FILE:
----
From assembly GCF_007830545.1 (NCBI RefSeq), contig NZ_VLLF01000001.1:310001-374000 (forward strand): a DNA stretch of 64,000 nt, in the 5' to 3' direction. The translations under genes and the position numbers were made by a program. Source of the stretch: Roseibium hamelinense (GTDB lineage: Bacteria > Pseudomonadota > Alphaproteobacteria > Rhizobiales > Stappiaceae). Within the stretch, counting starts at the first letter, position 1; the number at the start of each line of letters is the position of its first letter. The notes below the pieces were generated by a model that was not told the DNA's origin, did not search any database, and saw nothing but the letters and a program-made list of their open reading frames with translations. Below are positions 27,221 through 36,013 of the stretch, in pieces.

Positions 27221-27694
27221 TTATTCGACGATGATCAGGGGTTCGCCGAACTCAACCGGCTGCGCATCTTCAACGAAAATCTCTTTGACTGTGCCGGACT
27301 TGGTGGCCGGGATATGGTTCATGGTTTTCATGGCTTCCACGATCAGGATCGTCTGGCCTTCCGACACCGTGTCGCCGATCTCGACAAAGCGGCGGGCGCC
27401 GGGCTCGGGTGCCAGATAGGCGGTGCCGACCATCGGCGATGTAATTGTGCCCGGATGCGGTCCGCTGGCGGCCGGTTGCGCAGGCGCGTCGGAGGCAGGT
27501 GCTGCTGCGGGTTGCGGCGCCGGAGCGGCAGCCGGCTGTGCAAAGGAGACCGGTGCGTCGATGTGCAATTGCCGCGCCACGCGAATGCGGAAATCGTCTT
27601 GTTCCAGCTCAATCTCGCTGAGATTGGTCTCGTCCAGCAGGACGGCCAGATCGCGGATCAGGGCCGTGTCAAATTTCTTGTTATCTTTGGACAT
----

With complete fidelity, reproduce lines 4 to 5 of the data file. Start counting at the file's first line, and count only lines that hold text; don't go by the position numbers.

27301 TGGTGGCCGGGATATGGTTCATGGTTTTCATGGCTTCCACGATCAGGATCGTCTGGCCTTCCGACACCGTGTCGCCGATCTCGACAAAGCGGCGGGCGCC
27401 GGGCTCGGGTGCCAGATAGGCGGTGCCGACCATCGGCGATGTAATTGTGCCCGGATGCGGTCCGCTGGCGGCCGGTTGCGCAGGCGCGTCGGAGGCAGGT